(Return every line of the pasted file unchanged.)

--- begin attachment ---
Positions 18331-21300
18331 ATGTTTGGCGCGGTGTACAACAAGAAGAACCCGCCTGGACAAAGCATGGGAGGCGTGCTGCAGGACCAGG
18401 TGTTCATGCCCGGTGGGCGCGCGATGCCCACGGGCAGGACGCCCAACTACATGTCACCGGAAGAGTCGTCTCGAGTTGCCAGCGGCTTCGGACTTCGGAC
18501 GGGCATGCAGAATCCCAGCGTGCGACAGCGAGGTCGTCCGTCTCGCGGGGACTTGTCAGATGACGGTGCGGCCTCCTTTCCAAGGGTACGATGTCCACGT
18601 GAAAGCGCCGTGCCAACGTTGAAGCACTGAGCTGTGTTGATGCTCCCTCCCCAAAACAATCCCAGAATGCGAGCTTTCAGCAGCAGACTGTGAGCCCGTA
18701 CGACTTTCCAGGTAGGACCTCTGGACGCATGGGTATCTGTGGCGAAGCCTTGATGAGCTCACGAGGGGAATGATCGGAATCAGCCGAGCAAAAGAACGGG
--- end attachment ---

Positions 18331-21300
18331 ATGTTTGGCGCGGTGTACAACAAGAAGAACCCGCCTGGACAAAGCATGGGAGGCGTGCTGCAGGACCAGG
18401 TGTTCATGCCCGGTGGGCGCGCGATGCCCACGGGCAGGACGCCCAACTACATGTCACCGGAAGAGTCGTCTCGAGTTGCCAGCGGCTTCGGACTTCGGAC
18501 GGGCATGCAGAATCCCAGCGTGCGACAGCGAGGTCGTCCGTCTCGCGGGGACTTGTCAGATGACGGTGCGGCCTCCTTTCCAAGGGTACGATGTCCACGT
18601 GAAAGCGCCGTGCCAACGTTGAAGCACTGAGCTGTGTTGATGCTCCCTCCCCAAAACAATCCCAGAATGCGAGCTTTCAGCAGCAGACTGTGAGCCCGTA
18701 CGACTTTCCAGGTAGGACCTCTGGACGCATGGGTATCTGTGGCGAAGCCTTGATGAGCTCACGAGGGGAATGATCGGAATCAGCCGAGCAAAAGAACGGG